He died this month.

I have some thoughts on this.

Life is short and shit does happen.
Don’t muddle it by being pissed off for no good reason.
Don’t waste time on obsessing about things over which you have no control.
Don’t put off the things you want to do any longer than is absolutely necessary.

As bicycle riders, we face dangers we can control.
Be a safe rider. It is NOT uncool to say “on your left”, “standing”, “stopping” or, if you must “on your right”
It is wise and prudent to single up in traffic even if the conversation you are engaged in is that important.
It is foolish to know nothing about how your bike functions or not check the basics — wheels secure, brakes working, tires inflated, etc. — every time you ride.

Life is short, but we make make it longer without too much effort.

Glenn

You ride what you eat.

Okay, this is making me nuts .

  • Eating and riding. EVERYONE — when you ride you are burning fuel (energy, carbs, calories, sugar, protein, etc.)
  • When the fuel runs low, you need to refuel, stop riding or stall.
  • Simple truths are not, it seems, obvious to all:
    • You do not skip breakfast before the morning ride. Get up earlier if you must. You are not on a diet today.
    • You do not skip the snack, power bar, chocolate milk, etc. during a ride of any distance. Your body needs the fuel.
    • Enjoy your after the ride meal. Your body will use the food to build muscle…not fat.

In a group ride, not eating properly is also rude — unless you are the strongest rider in the group, in which case it is fine.

If you are bonking you are spoiling the ride for everyone else.

nuff said,

Glenn

Speed vs. Roses

I am constantly torn between seeing how fast I can ride, especially if pace lining with people I trust, or just chilling out to “smell the roses”.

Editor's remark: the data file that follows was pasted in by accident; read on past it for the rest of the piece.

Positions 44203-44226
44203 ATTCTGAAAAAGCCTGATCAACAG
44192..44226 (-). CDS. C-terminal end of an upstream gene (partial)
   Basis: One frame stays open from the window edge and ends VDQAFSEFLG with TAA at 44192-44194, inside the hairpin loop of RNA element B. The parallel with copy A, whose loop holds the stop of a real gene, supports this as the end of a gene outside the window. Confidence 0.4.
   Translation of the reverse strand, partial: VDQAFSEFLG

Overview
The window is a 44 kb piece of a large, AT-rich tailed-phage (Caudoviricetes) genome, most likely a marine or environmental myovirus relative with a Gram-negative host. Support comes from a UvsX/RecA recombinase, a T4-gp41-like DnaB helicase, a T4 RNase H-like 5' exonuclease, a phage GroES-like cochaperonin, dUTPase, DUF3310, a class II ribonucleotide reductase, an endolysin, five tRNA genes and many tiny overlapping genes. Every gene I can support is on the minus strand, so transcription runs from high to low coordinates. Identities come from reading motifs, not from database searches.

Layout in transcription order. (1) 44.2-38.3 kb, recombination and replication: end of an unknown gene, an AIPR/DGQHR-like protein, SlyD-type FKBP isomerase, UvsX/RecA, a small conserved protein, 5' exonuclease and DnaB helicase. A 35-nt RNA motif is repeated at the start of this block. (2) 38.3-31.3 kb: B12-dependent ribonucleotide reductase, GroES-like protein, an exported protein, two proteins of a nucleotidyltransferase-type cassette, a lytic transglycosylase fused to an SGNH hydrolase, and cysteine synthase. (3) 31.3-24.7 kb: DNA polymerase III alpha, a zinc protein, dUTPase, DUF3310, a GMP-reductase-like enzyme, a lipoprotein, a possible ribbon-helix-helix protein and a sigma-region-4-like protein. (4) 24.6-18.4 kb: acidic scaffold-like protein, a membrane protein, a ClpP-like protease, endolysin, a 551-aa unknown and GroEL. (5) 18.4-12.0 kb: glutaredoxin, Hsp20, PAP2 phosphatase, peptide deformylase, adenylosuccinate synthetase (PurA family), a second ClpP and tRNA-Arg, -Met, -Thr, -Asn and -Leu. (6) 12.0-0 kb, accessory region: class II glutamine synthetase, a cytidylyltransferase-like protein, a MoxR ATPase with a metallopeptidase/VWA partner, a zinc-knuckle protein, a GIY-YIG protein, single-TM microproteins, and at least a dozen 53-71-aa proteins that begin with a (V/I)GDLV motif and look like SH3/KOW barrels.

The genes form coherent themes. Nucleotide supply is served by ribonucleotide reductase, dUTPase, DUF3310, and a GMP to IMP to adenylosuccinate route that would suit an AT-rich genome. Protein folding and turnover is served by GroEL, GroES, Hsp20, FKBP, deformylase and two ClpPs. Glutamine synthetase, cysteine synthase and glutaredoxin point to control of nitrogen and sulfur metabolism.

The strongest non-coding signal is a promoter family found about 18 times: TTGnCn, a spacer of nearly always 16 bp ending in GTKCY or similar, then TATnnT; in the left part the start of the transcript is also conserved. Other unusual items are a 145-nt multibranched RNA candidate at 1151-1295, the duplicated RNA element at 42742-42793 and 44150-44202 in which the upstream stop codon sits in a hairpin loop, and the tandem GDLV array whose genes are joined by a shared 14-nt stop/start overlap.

Both seem to have their merits, depending on your perspective.

In “roses” mode I certainly to not get the same work out, but on a nice day, I think of nothing more relaxing than cruising along at a comfortable pace — no pace lining — taking the hills without concern about how long they take — and finishing the ride completely relaxed. As my wife (main riding buddy) says “You ARE allowed to just enjoy the ride.” Being male, I did not realize this until I did it.

In “pace” mode, I absolutely miss much of the scenery, unless you consider the spinning back wheel of someone else’s bicycle, scenery. However, besides being a tremendous workout, if I like my pace, there is a real sense of accomplishment.

I seem to move back and forth. Depends on the day and who I am riding with.

Anyone care to share their opinions?

Just click on Comments or No Comments at the bottom to register, login and post.

Glenn

Etiquette Rules – or it should

For the first seven years I rode my bicycle in a group, I did not have a single accident.

Since last September I was in three.

The first was mostly my fault. I wanted to pass between two riders. I loudly and clearly shouted out my intentions. When the rider on the left heard me, he inexplicably moved right just as I was easing through. Up and over I went. Fortunately, I do yoga and stretching most every day, so I was only off my bike for a week. It did take about six weeks, however, to recover from all the aches.

The 2nd was a dip in the road while reaching for a water bottle and the 3rd was a rider ahead of me and to my left falling into my path.

After that first accident, however, I paid a lot more attention to how people in our group ride. It was scary.

So, I became the SAFETY MONSTER.

First, I found two or three people in my group who felt as I did. We all started calling out “on your left”, “on your right” (when absolutely necessary), “standing”, “slowing” and “stopping”.

I then started cajoling others to do the same.

When that did not work I literally shouted at them during the ride (I have no shame, here). The embarrassment usually worked.

When one woman passed me on the right I shouted “Mary (not her real name) don’t do that!”. She replied, “But, I wasn’t close to you.” I replied “I don’t care. If pass me on the right within a bike length, tell me you are there.”

A friend of mine did not want to call out “on your left”. He said “I am watching out”. I said “Assume I am NOT watching out and the moment you let your guard down I am going to swing out to the left” He started calling out.

Two people did not single up when we all called out “car back”. After the car passed, I rode up to them and scolded them for contributing to the negative driver attitude about cyclists. Problem solved.

For the last month, I have not said a word to anyone but new members of the group (quietly and privately the first time). I’d say we are about 80% better than we were before.

Glenn